Swiss Unveil New Solar Plane
PAYERNE, Switzerland (AP) -- A Swiss team planning to complete the first round-the-world solar flight next year unveiled a new version of their unique aircraft Wednesday, which they say could remain in the air indefinitely.
Pilots Bertrand Piccard and Andre Borschberg said the Solar Impulse 2 improves upon the single-seater prototype that first took flight five years ago, and which has since demonstrated that a solar-powered plane can fly through the night, between two continents and across the United States.
The updated plane presented to the world at the Payerne Air Force Base in Switzerland has better batteries for storing energy soaked up from the sun by the 7,200 solar cells that cover its massive wings.
At 72 meters (236 feets) its wingspan is eight meters longer than the first prototype — longer even than the wings of a Boeing 747 jumbo jet — but still only weights 2.3 metric tons (2.54 tons), about as much as a large car.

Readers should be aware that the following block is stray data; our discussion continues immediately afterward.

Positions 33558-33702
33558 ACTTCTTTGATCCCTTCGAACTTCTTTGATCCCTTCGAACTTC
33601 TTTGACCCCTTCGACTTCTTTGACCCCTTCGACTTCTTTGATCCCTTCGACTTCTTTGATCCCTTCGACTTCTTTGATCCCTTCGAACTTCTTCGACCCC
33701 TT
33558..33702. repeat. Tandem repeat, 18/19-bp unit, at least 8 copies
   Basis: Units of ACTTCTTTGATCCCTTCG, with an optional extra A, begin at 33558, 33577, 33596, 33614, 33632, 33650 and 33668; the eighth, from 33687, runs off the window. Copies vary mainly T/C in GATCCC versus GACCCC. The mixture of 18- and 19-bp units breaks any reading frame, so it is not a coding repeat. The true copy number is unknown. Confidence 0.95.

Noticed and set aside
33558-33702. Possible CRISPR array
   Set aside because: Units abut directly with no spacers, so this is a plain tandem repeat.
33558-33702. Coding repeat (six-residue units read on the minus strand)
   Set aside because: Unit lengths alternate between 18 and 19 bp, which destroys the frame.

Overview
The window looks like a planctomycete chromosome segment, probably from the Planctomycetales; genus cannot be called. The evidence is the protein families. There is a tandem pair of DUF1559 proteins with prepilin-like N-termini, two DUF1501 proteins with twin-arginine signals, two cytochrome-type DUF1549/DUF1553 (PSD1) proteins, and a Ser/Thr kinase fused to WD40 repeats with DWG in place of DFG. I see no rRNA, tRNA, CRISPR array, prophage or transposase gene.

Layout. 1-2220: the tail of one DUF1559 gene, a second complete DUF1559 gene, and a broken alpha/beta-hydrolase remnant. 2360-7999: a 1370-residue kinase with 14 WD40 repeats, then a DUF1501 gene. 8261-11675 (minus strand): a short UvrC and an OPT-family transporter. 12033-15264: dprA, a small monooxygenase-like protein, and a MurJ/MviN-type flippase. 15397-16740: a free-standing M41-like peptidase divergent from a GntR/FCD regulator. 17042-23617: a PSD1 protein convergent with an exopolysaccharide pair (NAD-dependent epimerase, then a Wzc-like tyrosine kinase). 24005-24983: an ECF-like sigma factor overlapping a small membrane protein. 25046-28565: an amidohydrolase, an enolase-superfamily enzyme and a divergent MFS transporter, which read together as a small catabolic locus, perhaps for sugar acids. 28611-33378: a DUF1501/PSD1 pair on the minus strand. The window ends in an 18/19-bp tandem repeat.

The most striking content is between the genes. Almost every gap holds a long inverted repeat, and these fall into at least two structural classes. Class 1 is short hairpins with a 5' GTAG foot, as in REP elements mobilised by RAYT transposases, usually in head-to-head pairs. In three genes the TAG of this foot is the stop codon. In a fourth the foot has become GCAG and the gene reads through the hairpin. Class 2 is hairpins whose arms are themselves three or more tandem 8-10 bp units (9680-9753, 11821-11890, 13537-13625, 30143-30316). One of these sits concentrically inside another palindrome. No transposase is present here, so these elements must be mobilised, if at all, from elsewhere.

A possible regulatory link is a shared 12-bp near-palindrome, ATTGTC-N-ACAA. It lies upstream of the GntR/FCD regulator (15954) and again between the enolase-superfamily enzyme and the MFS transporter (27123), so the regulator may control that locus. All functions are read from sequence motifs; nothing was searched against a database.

The materials in the updated plane are also lighter than before, it has more efficient electric motors, and a "good business class seat," Borschberg said.
That's important, because while the journey will be broken up into several stages, the aircraft's slow speed means it will have to stay in the air for several days in a row during the long transoceanic legs.
Borschberg said the trip next year would take about 20 flying days, spread over several months.
Some 80 companies contributed cutting-edge technologies to the plane, which is meant to showcase the possibility of using cleaner energy sources.